After that the whole party took what the GM said seriously and whenever he said “enemies appear” everyone used to moan and gasp. Thats realism your average GM couldn’t imagine up. If you made your own rules up you’d soon find plenty of flaws….

  15. capitain says:

    Yeah. No-System rocks.
    I haven´t had a game that remained in system. Not one. Well except the first few… A rule that would stand in the way of storytelling, we´d lose it. However I´ve never managed to level more than once per setting. A rule we´d surely have ditched if it ever crossed our paths. XP are something to be earned. Dwarf rolls rock off cliff. Smashes 12 orcs. Dwarf gets xp for Rocktrap and xp for ONE orc. Easy. Why? In terms of learning it doesn´t make difference if you nuke one orc or 10k -with one rock/fireball/somethingelse. OK. He could jump down and hack `em, to get all xp. But would get hurt, notch axe, lose helmet. So we´d just rather award ingenuity and flow in storytelling than give it for killing. Is more fun than anything else.

  16. Blindeye says:

    Richard Dragonbane: Let me draw your attention to page 58 of the 3.5 Player’s Handbook, in the sub-category ‘Training and Practice’. Also, check out the 3.5 Dungeon Master’s Guide, page 197 ‘How PCs Improve’.

    The Player’s Handbook makes the training time is strict, inferring you have to have downtime in between adventures to level up, rather than suddenly gaining skill magically all of a sudden in the middle of a dungeon.

    The Dungeon Master’s Guide expands that, and gives some techniques to handle level advancement.

    In your campaign, sure, go ahead and make it be a ‘poof! You’re stronger’ thing, but the rules, as they are written, seem to strongly lean towards at least taking SOME time to make gaining levels seem realistic through training time.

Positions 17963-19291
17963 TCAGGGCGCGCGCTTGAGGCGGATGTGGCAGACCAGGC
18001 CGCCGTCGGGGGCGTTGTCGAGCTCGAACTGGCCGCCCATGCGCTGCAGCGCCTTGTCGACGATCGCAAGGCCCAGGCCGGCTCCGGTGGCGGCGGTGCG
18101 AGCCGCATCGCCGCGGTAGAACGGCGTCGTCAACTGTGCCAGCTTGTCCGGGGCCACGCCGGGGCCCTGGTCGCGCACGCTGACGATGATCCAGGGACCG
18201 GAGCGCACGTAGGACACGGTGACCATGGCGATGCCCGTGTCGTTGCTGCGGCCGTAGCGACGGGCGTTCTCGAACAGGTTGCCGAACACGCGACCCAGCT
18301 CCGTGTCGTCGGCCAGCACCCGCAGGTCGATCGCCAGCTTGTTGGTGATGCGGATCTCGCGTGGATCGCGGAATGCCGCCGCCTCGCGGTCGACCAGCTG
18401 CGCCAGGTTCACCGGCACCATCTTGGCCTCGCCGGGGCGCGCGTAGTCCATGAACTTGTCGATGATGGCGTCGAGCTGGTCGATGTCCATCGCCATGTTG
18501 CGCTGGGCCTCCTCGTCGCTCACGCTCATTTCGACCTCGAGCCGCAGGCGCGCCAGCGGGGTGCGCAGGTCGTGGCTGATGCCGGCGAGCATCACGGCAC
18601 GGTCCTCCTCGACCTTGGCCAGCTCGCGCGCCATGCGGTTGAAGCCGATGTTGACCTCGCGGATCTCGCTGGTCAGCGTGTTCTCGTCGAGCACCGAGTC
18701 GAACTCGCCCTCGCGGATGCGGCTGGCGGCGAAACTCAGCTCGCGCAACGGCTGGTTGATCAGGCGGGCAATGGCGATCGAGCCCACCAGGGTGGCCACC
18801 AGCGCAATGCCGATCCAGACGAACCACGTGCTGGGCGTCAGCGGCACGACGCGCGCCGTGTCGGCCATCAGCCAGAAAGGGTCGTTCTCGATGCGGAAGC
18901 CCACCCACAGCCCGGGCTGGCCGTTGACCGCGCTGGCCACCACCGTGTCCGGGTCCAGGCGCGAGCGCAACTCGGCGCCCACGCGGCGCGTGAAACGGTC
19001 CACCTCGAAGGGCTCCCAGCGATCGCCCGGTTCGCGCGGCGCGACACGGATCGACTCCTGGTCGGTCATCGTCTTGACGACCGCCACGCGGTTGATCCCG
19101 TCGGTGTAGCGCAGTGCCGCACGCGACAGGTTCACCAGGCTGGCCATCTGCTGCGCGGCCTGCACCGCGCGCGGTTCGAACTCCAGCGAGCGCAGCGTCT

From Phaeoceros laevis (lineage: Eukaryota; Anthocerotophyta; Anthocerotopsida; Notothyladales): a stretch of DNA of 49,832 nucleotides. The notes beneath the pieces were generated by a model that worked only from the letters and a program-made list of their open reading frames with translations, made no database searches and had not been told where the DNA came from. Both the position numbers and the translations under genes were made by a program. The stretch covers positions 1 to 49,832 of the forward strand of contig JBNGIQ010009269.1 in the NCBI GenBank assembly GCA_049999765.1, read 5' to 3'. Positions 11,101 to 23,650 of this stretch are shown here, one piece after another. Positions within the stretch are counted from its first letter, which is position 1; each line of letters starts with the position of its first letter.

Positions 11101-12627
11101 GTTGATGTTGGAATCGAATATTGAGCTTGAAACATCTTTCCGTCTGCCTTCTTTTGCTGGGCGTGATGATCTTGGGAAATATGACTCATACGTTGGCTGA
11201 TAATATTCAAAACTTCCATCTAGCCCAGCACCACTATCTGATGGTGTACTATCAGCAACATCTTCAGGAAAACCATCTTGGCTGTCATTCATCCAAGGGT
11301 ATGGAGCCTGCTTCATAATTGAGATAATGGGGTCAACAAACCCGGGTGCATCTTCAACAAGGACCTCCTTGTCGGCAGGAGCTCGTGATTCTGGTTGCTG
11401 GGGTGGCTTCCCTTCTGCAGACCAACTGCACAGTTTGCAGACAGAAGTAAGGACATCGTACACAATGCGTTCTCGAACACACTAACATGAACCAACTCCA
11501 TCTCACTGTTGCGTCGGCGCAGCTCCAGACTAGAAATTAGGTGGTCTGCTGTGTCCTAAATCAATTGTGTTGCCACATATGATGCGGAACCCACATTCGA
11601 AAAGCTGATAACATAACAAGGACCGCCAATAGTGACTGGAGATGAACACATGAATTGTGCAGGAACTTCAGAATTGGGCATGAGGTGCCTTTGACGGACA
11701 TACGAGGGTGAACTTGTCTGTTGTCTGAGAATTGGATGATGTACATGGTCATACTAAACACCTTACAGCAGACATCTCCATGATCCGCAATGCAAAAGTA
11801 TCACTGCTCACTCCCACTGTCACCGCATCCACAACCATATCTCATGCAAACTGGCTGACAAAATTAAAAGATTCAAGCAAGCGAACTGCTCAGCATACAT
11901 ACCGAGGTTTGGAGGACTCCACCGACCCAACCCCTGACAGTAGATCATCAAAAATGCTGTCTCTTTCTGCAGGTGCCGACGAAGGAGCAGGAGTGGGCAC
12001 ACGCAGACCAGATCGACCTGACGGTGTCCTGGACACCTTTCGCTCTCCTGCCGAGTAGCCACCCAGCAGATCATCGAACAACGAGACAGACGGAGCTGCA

17. txknight says:

    “If you are going to try and argue with me, at least do me the courtesy of quoting me and not someone else responding to my original post. :o)”

    My apologies, however I wasn’t responding to you. I’m not exactly sure who I was responding too and frankly I don’t feel like digging through the posts to try and figure out who that was. But regardless, my apologize if I offended you.

    “Tech note: The quote thing didn’t work, mostly because this site doesn’t support fake square-brackety HTML…”

    Thanks, but that tech note is requiring more brain cells than my overwork coffee soaked brain can handle. I think I’ll stick with good ole fashion double quotes. :-)

  18. Jindra34 says:

    txkight: you were responding to me

  19. wtrmute says:

    Whoo, boy, this is going to be long.

    Alex wrote:

    …I hate gaming systems and the only reason I see to use one is if you don’t know how to run a campign yourself (basically it’s a crutch for beginners).
    I would much rather be a Wanna-be-actor type of player and play a Freeform campign (so I do use A gaming system sue me) then spend money and time on rules I don’t need.

    More power to you. Personally, I can’t stand wannabe actors, basically because the few I’ve played with and the many I’ve read ranting on the Net are insufferably smug about how they “get” the hobby and others don’t. I’ve plenty of amateur theater groups I can join to explore a character’s psychological motivations, I play RPGs for a rousing adventure.

    Now I’m saying this because I think most of the people here are experienced role players and well aware of the many flaws the DnD system has (for example the ones made fun of in this comic).

    Most of the jokes about the comic have more to do with self-defeating mentality of bad GMs and players than about the specific foibles of D&D. After all, D&D is not all foibles… more on that later.

    A good GM can replace all the books you need and the dice, after all it’s the GM that calls the shots not the player, you go with what is realistic to the situation or at least plausible.
    When I role play I love the funny accents, the theatrical gestures and the descriptions that replace the rolling of dice, the math and the rule books.